Kristin Murphy, Deseret News
PROVO — On a warm, sunny Saturday at LaVell Edwards Stadium, sophomore Ammon Olsen was enjoying his chance to shine in his unofficial debut as a BYU quarterback.
"It was so fun to finally get to play in front of the crowd and play tackle football," said Olsen, who took snaps with the first team offense during the Cougars' Blue and White game.
Quarterback Taysom Hill, wearing a green jersey, stood on the sidelines and did not play in the spring game as a precautionary measure.
"It's been a lot of momentum leading up to this day," said Olsen, who hadn't played in a game-like atmosphere since 2009 at Southern Utah, prior to his LDS mission. "I think we played pretty well as an offense. Obviously, there's a long ways to go, but it was fun."
Fun, that is, until Olsen suffered a knee injury during his second series after absorbing a hard hit. Olsen went down awkwardly, and the crowd of more than 12,000 at LaVell Edwards Stadium held its collective breath.
As Olsen was being attended to by medical personnel, BYU President Cecil O. Samuelson walked onto the field, showing his concern.
"The good thing is, (Olsen) got up pretty quickly thereafter," said first-year quarterbacks coach Jason Beck. "You figured it wasn't too bad, or else they'd take some time to really check it out."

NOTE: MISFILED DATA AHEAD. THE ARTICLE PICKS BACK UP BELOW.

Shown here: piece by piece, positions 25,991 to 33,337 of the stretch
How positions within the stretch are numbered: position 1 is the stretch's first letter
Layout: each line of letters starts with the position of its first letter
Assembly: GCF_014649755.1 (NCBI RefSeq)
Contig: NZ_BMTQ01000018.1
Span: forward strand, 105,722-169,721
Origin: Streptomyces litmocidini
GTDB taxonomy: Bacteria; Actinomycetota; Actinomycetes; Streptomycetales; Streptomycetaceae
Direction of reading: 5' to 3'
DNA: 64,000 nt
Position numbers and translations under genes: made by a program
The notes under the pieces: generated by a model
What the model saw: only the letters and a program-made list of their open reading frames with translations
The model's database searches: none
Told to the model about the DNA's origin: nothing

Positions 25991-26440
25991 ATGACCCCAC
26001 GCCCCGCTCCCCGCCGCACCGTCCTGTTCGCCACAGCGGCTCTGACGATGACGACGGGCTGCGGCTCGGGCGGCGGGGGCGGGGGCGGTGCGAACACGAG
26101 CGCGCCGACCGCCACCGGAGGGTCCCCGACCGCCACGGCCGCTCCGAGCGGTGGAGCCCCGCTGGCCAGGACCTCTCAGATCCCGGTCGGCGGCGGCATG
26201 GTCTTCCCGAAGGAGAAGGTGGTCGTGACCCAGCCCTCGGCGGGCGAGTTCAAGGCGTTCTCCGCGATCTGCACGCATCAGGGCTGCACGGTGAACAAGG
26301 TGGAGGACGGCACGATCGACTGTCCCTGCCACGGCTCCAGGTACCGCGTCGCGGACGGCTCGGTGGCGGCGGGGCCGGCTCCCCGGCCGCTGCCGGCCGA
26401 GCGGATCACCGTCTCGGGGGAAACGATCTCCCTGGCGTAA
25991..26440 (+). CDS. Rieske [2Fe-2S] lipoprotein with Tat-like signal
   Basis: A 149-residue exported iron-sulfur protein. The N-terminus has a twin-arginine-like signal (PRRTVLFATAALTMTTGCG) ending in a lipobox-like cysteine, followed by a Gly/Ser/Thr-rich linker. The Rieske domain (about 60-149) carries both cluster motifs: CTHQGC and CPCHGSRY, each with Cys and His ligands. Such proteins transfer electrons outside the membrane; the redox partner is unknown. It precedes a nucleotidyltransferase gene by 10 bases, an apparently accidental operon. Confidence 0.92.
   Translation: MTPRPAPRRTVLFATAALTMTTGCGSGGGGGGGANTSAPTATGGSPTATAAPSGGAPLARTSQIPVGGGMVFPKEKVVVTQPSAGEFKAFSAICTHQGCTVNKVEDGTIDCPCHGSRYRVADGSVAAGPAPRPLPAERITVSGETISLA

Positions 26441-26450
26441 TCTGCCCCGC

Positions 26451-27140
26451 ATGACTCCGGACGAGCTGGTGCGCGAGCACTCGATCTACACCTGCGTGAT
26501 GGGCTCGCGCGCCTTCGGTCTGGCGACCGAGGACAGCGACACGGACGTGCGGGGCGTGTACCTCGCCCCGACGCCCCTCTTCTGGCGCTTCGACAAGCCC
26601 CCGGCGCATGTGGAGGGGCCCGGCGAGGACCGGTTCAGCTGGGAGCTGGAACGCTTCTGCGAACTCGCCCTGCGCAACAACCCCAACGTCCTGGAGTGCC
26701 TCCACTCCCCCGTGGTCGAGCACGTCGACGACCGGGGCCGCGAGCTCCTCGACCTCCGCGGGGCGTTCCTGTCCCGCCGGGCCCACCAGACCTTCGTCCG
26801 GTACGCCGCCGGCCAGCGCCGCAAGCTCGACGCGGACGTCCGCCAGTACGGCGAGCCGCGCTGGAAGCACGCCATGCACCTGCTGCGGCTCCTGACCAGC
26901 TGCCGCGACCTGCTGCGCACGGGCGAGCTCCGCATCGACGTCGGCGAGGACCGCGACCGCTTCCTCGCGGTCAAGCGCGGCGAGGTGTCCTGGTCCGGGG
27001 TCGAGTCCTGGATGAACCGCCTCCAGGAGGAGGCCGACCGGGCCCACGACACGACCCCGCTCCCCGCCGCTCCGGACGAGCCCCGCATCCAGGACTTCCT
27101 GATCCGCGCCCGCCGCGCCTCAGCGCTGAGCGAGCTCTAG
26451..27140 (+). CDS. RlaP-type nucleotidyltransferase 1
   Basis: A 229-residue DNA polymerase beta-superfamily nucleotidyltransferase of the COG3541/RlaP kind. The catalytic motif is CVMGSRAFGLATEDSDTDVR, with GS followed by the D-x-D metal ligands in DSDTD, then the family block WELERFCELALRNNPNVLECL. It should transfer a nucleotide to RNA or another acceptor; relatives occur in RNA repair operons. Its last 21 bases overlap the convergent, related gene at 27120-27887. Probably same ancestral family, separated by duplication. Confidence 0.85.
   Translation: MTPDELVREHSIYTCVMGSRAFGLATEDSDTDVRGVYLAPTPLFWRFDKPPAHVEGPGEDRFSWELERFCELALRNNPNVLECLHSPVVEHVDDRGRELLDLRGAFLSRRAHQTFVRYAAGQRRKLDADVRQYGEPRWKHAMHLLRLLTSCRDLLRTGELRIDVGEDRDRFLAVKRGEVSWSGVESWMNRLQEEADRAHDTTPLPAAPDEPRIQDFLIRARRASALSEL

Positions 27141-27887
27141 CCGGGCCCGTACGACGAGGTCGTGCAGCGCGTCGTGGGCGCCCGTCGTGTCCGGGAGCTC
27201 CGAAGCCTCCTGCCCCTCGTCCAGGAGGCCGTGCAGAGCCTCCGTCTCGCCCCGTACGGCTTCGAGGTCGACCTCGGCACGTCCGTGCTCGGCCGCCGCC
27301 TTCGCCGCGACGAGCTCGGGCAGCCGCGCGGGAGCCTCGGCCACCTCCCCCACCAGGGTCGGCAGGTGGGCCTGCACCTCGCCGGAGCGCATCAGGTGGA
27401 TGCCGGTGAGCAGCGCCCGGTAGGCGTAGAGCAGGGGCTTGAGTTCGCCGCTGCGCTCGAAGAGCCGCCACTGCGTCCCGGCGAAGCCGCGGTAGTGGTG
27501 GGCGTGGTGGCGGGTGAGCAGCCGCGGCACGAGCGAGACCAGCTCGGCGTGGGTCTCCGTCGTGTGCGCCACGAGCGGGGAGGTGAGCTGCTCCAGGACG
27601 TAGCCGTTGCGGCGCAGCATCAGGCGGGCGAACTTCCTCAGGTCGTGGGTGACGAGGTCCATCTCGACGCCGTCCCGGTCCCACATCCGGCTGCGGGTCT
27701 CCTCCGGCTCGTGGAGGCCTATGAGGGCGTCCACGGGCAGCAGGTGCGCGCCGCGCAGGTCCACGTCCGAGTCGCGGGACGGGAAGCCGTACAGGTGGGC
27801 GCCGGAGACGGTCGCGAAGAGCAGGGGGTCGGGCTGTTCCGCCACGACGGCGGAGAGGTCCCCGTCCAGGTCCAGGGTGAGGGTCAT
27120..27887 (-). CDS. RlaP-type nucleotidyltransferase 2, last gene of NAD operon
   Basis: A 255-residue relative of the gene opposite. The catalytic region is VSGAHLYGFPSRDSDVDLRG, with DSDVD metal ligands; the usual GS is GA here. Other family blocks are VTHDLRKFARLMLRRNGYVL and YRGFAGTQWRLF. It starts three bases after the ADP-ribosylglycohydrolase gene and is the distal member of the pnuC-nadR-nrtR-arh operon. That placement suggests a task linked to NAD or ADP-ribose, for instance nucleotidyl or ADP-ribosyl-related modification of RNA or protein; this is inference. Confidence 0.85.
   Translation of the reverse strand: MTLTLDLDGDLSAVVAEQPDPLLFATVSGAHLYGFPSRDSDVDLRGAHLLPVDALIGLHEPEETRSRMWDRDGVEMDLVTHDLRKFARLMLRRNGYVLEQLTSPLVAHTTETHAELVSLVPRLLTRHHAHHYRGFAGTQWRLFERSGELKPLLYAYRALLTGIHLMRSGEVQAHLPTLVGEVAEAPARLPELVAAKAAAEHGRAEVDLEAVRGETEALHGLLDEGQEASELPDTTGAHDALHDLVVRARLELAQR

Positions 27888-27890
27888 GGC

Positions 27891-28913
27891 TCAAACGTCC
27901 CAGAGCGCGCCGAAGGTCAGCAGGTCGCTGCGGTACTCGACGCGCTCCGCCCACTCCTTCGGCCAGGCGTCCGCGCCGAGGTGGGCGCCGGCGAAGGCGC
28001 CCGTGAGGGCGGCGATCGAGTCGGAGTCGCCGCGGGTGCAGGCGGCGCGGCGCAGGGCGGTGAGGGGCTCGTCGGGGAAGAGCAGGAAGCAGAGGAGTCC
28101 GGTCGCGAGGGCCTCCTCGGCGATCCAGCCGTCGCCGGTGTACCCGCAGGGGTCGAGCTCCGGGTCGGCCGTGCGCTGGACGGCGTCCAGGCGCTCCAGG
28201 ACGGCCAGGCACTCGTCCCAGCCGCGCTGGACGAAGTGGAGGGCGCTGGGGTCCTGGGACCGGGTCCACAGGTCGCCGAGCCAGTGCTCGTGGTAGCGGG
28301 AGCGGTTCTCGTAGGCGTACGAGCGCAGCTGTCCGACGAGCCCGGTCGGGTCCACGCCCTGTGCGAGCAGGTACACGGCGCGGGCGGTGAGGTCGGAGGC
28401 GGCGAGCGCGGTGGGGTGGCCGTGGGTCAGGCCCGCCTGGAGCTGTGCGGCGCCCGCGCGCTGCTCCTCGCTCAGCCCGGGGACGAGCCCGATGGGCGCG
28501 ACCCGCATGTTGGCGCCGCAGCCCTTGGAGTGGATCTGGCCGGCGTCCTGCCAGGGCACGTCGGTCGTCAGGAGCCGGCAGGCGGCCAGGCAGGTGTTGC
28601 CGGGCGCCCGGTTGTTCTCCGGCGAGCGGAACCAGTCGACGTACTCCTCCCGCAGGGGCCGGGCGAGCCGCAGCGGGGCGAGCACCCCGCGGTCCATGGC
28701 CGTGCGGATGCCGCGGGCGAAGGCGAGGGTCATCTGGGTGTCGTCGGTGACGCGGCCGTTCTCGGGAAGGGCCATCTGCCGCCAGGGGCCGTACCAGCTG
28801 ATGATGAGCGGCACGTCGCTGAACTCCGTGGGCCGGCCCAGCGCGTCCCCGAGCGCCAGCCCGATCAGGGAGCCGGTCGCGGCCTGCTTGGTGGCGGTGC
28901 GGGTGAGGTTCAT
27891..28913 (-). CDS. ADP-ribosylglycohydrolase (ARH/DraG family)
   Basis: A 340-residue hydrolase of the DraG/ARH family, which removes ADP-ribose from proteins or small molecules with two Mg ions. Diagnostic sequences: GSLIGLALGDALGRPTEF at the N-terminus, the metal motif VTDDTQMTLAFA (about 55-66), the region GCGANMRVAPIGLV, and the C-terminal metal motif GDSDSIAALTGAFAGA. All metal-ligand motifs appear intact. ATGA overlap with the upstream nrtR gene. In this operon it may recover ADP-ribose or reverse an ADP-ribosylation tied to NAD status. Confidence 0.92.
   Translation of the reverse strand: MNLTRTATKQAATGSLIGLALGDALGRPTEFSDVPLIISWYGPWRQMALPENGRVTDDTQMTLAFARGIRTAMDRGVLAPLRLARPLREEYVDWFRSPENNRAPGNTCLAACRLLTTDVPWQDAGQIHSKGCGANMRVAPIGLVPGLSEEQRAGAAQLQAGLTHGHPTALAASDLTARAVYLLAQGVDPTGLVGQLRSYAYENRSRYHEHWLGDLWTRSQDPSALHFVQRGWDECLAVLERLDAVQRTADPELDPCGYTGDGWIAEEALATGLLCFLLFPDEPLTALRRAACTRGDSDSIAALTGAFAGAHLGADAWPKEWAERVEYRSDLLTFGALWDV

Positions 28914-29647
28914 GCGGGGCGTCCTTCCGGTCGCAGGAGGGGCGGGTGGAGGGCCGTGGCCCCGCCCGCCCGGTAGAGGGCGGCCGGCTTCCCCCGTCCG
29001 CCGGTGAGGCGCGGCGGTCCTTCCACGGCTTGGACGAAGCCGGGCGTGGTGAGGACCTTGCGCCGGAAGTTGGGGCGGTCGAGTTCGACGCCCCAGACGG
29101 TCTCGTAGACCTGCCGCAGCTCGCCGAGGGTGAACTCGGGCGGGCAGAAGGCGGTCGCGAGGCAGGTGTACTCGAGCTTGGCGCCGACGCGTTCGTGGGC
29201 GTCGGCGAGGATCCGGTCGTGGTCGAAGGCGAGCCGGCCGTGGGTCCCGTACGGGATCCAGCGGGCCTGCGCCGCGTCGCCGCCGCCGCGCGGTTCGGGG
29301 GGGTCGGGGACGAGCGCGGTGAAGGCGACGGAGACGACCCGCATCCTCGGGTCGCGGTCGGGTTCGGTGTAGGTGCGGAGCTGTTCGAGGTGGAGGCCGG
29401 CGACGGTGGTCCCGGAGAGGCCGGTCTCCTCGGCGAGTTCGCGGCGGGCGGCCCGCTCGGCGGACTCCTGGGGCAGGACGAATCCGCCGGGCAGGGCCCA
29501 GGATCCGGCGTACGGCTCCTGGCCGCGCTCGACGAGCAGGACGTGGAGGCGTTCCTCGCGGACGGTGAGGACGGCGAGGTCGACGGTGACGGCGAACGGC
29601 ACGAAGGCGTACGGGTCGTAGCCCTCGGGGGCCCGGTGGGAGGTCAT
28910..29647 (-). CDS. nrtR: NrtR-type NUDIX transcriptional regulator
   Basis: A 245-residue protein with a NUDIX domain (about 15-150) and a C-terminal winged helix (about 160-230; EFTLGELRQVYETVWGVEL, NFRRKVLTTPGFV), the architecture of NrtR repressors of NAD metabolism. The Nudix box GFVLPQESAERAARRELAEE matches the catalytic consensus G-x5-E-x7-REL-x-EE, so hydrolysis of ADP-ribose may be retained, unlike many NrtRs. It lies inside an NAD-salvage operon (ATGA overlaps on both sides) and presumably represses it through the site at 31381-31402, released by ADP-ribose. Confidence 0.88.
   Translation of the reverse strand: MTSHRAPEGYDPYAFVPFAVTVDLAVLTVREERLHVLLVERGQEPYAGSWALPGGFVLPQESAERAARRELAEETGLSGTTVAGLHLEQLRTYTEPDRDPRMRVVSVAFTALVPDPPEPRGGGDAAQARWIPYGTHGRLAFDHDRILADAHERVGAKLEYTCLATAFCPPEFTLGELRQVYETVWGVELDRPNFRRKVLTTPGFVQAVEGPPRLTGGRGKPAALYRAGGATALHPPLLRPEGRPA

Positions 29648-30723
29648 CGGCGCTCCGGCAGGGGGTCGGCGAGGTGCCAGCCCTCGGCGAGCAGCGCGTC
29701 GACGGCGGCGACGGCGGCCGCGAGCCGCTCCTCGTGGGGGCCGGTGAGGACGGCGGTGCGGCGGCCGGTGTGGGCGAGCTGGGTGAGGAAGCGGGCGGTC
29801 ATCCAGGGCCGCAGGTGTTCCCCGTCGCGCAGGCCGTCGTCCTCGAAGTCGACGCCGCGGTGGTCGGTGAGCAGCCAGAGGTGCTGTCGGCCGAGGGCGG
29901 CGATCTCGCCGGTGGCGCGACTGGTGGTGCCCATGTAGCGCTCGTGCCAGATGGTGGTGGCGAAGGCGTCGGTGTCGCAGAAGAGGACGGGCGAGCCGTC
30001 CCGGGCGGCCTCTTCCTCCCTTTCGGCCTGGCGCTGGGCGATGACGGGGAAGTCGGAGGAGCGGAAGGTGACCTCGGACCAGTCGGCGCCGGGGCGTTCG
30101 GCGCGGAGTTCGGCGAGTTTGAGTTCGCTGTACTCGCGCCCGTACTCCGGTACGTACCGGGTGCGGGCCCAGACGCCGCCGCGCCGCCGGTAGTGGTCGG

Olsen was helped to the sideline, where he received further treatment.
Coach Bronco Mendenhall said preliminary indications are that Olsen suffered a partial PCL — not a more serious ACL or MCL — tear in his left knee. Doctors are anticipating that it "is not likely to require surgery. It's usually a six-week recovery. That's the early prognosis," said Mendenhall.
Olsen has been scheduled to undergo an MRI on Monday to find out more about the extent of the injury.
Beck said it was a situation that couldn’t have been prevented. "I think it was a fluke injury," he said.
Prior to the injury, Olsen completed 6-of-11 passes for 96 yards, including a 49-yarder to wide receiver Cody Raymond, and guided the Cougar offense on an 11-play, 80-yard touchdown drive on the opening series.
After the spring game, Olsen walked with a limp and said he was experiencing stiffness in his knee.
"I think I just got rolled up on," said Olsen, who ran BYU's scout team offense last season. "I don't think it's super-severe, but you never know with knee problems."
"Hopefully, it's a just couple of weeks and he'll be back and healthy," Beck said. "Obviously, he's key to what we're doing. He's battling for the first spot or at least the second spot. He's going to be an important guy for our team."
Hill started two games last year before a knee injury ended his season last October against Utah State on a play that came after a miscommunication from the sidelines. Hill has been considered to be the likely starting quarterback next fall, but Olsen has also been impressive during spring drills.
"Right now, it's kind of neck-and-neck," Beck said of the quarterback race. "We're not ready to name a (starter) at this time. But they're both playing well, which is a good situation to be in."
Olsen said he and Hill are pushing each other to be the best they can be.
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